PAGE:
I put it 100% in total stock for its moderate tax efficiency, and I don't need it for a few years.

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Re: HSA’s: What level of risk do you prefer?

Post by Tamarind » Mon Oct 09, 2017 10:10 pm

I have to keep $2k in cash, so I do. That would cover my deductible if I had a major medical issue. The rest is invested in REITs. Not because of risk but because it happens to be the perfect size and contribution rate to hold my entire REIT allocation and because it's where I have access to the cheapest Vanguard REIT fund at the moment.

Generally speaking I would put anything appropriate for a 401k or tIRA into an HSA.

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Re: HSA’s: What level of risk do you prefer?

Post by camillus » Mon Oct 09, 2017 10:14 pm

grabiner wrote:
Mon Oct 09, 2017 8:36 pm
If all else is equal, it is slightly better to hold bonds in your HSA because this decreases the chance that your HSA will become too large for your medical expenses and will become taxable.
Correct me if I am wrong, but I the event that HSA money grows too large, and the person is old enough (65) to avoid penalty for unqualified withdrawal, then I believe the HSA is taxed exactly the same as a traditional IRA, and is without RMD.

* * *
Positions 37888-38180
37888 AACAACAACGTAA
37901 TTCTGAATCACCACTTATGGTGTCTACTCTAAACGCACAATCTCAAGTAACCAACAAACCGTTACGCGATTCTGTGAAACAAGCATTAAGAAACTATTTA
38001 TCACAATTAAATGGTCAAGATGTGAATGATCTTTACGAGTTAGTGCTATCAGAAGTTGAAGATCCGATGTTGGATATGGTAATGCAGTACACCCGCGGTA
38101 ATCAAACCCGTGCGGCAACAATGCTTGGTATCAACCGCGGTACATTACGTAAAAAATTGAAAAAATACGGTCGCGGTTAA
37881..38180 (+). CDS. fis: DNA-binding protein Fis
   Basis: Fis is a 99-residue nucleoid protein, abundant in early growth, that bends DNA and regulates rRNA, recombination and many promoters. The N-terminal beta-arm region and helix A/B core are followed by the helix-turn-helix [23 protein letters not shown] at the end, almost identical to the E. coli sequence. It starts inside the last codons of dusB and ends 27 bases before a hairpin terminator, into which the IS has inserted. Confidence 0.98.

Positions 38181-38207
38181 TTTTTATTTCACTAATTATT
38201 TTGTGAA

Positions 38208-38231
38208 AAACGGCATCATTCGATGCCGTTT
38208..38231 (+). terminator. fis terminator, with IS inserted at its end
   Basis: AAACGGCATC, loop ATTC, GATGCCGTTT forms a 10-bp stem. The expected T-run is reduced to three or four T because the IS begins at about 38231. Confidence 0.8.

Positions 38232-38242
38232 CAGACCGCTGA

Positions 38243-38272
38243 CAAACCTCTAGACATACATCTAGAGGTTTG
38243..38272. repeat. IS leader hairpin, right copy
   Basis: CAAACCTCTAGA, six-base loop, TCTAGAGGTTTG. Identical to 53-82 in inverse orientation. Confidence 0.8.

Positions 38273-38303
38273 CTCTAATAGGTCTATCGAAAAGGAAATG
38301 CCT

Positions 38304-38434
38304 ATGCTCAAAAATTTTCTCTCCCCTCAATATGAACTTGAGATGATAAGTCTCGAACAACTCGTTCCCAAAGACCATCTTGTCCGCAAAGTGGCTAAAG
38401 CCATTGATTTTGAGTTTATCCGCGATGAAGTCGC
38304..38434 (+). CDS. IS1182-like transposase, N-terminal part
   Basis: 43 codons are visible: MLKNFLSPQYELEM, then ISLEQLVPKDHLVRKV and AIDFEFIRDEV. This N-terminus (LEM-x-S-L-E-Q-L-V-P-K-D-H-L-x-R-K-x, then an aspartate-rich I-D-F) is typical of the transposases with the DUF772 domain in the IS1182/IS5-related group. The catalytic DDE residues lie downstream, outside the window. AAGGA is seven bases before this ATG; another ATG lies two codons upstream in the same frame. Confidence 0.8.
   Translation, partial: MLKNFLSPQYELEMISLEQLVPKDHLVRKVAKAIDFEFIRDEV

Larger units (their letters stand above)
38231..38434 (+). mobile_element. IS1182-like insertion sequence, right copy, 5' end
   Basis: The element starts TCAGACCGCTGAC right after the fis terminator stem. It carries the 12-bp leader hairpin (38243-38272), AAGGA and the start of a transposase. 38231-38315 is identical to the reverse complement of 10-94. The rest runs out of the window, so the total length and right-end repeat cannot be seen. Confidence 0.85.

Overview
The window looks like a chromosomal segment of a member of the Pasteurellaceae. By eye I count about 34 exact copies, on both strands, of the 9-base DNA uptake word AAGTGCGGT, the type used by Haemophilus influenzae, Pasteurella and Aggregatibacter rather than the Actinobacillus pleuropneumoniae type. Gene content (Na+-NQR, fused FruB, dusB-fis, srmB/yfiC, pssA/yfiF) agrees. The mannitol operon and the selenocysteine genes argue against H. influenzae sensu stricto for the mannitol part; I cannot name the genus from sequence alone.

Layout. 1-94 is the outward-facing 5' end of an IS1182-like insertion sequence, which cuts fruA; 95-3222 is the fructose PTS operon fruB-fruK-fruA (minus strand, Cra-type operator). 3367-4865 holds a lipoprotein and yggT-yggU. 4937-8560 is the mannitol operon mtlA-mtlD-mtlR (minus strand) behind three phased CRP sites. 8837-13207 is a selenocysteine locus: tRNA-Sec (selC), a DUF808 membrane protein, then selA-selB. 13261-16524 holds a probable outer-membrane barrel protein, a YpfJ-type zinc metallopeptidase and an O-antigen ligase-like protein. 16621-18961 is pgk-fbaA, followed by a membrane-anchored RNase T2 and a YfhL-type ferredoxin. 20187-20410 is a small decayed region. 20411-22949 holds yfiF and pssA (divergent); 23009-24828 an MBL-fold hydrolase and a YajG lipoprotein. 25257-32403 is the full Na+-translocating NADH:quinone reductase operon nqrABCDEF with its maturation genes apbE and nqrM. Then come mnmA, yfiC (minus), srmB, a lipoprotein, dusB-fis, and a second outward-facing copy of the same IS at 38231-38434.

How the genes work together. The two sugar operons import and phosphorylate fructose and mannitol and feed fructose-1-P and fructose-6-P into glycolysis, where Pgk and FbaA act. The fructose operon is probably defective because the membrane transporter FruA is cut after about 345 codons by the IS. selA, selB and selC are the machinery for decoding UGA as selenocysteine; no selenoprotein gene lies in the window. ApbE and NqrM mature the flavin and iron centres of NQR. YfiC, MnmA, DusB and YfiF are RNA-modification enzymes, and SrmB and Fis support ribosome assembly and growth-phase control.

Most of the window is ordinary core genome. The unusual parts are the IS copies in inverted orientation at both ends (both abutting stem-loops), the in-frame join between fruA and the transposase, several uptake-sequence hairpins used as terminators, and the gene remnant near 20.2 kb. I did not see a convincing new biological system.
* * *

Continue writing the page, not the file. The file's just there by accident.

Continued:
Therefore if you are making traditional, deferred contributions to an IRA or 401k, bonds would take priority there over an HSA. Your last HSA dollar distributed might be treated as no worse than tax deferred but has a chance to be tax free.

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Re: HSA’s: What level of risk do you prefer?

Post by FIREchief » Tue Oct 10, 2017 12:17 am

camillus wrote:
Mon Oct 09, 2017 10:14 pm
Therefore if you are making traditional, deferred contributions to an IRA or 401k, bonds would take priority there over an HSA. Your last HSA dollar distributed might be treated as no worse than tax deferred but has a chance to be tax free.
Your "HSA last dollar distributed" will be treated worse than an IRA if it is distributed to your heirs. tIRA dollars can be stretched. HSA dollars are immediately taxable.